Charles Belknap

Congressman Charles and Chloe Belknap portrait by C.M. Bell Studio taken in Washington DC (1891)--courtesy of the Library of Congress

The newlyweds soon began their family with three of their four daughters born at Sparta: Bertha in October 1867, Helen in August 1869, and Jennie in August 1870. Birth records stated Charles was a farmer and blacksmith. The youngest daughter, Grace, joined the family in July 1872 at Grand Rapids.

According to the Dillenbeck & Leavitt 1870 Kent County History and Directory, the Belknap farm was located in Section 24 of Sparta Township. It was the 80 acre parcel on what is now 250 13 Mile Road just west of Hiram Myers' farm and Myers Schoolhouse. On August 27th, 1870, the enumeration of the Federal Census valued Charles' farm at $4,500 and his personal property as an additional $1,300. He raised 225 bushels of winter wheat, 100 bushels each of Indian corn and oats. The Belknap farm produced 13 bushels of peas and beans, 100 bushels of Irish potatoes, fruit, 400 lbs of butter, and 20 tons of hay. His parents and youngest brother, Herbert Pengally Belknap, also resided on the Sparta Township farm. With the help of a brother-in-law, Hiram Caswell, Charles farmed while his father had "no occupation".

Three days later, James passed away.

In the following year, after his father's death, Charles exchanged his plow for a full-time forge as the Belknap family returned to Grand Rapids, but it took another year for their farm to pass into the hands of new owners. From a copy of the deed dated 23 Apr 1873, Charles and Chloe sold their 80 acre Sparta farm for $3,000 to Edgar S. Dart of Farmington in Oakland County, Michigan. Mr. Dart increased the size of the farm to encompass 120 acres and remained there until shortly after 1900. The next owner was John G. & Carrie (Anderson) Johnson--and the family owned the farm for the next 100 years.

Belknap Wagon

With a price tag of $37.00, Belknap's innovative Orchard Wagon was one of more than three dozen styles of speciality wagons his company manufactured as seen in a 13 Jul 1906 advertisement from Paw Paw's True Northerner

While at Sparta, the Belknap neighbors included: Thomas Myers, James Shangle, Abram Tufflemire, Joseph Clackner, Levious Withey, brothers Frederick and Marcene Cummings--most of whom were also Civil War veterans. Tufflemire, Shangle, and Fred Cummings were in the 1st Michigan Engineers Co., a unit with which Charles spent time assisting early on in his tour. Sabra, the wife of Marcene Cummings, was the sister of Lieut. Amherst B. Cheney, also of the 21st Michigan Infantry. (See the Civil War Letters written by Cheney.) Joseph Clackner Jr. was a Sergeant in the same company of the 21st as Charles.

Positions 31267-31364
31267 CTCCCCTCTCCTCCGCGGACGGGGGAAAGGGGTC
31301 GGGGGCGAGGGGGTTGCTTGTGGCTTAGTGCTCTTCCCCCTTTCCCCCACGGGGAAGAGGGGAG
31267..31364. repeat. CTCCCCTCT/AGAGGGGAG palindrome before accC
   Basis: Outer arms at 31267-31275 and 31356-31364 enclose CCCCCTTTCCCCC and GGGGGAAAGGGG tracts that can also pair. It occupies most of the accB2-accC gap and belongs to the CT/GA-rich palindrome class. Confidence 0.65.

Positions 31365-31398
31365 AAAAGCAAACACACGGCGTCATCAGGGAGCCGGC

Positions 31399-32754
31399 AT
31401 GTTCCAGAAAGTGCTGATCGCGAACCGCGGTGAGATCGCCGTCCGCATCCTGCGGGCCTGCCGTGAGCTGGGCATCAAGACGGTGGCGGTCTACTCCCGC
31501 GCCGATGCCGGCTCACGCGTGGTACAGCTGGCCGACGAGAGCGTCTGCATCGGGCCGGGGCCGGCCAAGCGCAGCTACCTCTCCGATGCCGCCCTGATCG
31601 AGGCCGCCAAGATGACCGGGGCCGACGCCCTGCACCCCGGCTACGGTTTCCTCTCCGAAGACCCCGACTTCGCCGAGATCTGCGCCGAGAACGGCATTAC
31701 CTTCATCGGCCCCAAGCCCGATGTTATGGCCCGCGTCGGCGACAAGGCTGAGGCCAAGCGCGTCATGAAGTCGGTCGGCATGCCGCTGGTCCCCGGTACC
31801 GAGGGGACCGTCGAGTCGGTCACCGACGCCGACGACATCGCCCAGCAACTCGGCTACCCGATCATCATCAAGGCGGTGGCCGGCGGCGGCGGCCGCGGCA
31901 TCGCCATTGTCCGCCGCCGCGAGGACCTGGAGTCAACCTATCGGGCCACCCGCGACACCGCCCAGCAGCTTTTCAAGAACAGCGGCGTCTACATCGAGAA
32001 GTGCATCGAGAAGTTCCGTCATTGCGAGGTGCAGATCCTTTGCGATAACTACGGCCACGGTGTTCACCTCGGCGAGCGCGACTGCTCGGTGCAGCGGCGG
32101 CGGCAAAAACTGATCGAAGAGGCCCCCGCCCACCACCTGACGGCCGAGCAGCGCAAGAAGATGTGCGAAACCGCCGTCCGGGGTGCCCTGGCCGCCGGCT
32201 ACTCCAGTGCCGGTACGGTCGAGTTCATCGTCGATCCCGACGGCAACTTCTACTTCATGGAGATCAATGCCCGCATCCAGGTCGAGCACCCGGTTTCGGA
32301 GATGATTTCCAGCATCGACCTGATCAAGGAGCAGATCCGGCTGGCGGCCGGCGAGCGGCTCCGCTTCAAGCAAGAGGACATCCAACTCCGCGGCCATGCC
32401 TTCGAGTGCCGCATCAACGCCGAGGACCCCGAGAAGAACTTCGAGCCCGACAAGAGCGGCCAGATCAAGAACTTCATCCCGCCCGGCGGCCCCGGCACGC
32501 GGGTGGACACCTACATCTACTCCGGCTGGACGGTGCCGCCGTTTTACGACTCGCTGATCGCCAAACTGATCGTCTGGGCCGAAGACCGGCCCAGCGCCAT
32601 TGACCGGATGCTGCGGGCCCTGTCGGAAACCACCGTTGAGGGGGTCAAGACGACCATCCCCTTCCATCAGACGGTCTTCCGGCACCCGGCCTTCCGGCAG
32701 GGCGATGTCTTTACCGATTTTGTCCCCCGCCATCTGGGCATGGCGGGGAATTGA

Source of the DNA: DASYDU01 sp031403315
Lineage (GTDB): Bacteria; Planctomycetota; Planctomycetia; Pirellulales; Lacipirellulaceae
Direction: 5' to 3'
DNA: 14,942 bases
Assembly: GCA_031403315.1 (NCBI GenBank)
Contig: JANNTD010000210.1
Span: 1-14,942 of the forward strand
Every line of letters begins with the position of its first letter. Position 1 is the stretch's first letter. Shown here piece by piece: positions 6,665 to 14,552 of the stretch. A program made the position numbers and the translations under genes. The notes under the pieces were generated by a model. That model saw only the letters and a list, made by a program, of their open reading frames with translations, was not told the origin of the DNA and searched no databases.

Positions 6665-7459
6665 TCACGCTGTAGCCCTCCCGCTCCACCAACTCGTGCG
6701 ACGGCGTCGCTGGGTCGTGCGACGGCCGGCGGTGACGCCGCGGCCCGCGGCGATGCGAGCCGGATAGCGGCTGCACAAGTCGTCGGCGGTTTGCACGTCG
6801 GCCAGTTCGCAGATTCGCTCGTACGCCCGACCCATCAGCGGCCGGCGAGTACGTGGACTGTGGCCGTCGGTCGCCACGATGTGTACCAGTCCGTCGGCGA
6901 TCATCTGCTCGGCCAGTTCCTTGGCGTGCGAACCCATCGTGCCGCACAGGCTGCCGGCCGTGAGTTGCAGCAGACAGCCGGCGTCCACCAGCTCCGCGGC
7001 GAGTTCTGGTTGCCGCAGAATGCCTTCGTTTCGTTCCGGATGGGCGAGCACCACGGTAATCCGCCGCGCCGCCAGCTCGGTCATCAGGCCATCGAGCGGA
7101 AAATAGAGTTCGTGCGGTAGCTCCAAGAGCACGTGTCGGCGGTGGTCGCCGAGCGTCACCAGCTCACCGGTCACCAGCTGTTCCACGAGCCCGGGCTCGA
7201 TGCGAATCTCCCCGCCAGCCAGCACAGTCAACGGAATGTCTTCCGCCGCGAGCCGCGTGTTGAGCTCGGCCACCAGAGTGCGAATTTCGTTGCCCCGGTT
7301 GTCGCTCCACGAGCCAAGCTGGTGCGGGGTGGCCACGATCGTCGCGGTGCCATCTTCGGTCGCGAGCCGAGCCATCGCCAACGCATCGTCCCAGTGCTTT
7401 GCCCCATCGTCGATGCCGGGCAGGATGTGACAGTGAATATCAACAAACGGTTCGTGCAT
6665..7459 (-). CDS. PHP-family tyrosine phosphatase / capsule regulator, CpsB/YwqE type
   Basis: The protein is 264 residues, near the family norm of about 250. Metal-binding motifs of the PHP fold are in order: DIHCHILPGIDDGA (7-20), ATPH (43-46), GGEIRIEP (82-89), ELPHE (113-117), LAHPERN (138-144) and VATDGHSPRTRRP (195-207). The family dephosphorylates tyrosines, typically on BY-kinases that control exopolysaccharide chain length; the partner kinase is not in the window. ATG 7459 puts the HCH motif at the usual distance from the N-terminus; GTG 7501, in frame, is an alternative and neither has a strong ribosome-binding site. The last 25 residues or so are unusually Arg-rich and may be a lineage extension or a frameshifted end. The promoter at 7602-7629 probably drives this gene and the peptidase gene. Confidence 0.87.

Even though Charles made the decision to leave, a life-long fondness for Sparta and friendships remained.

Establishment of his rightful place among the iconic manufacturing companies positioned along the banks of the Grand River came about quickly. "In 1871 we find Charles E. Belknap blowing the bellows at the forge and shoeing horses. Shortly afterwards wagons are made at this smithy," Albert Baxter wrote in History of Grand Rapids Michigan (1891). "In 1884 we find the Belknap Wagon and Sleigh Company organized, with an authorized capital of $100,000, for the manufacture of Farm, Freight and Express Wagons; Lumber, Mill and Farm Carts, and Logging Carts and Trucks, with Chas. E. Belknap, President and Manager, and H.P. Belknap, Secretary and Treasurer. The present works on North Front street, give employment to about 50 men."

His successful firm expanded to include structures on both sides of Front Avenue while the number of employees increased to more than 100 men.

In addition to his industrial pursuits, Mr. Belknap was a founder of the Grand Rapids Fire Department and rose to prominence in politics: the board of Education, Alderman, Mayor, board member of the School for the Deaf at Flint, and he served two terms as the Michigan 5th District United States Congressman.

Wheeler's Order

General Wheeler's order to shoot Captain Belknap from the 16 Jul 1892 Cheboygan Democrat, reprinted from the St. Paul Globe

Beyond his years in Congress, Charles continued at the helm of his business until retirement in 1916, amid a variety of appointments to serve in various civic and government capacities.

The Captain was generous with his time and became a popular keynote speaker primarily on the topics of history and patriotism for a variety of audiences of all ages such as: the American Legion, Boy Scouts, and school children, to name a few and he returned to Sparta for banquets or other events. In 1952, Carol Holmes-Kurtz fondly recalled him in her Sentinel-Leader column "Seeing Life" when she wrote: "As a child we remember Captain Belknap coming to school to talk to us in assemblies. He was one of our heroes as youngsters."

Belknap portrait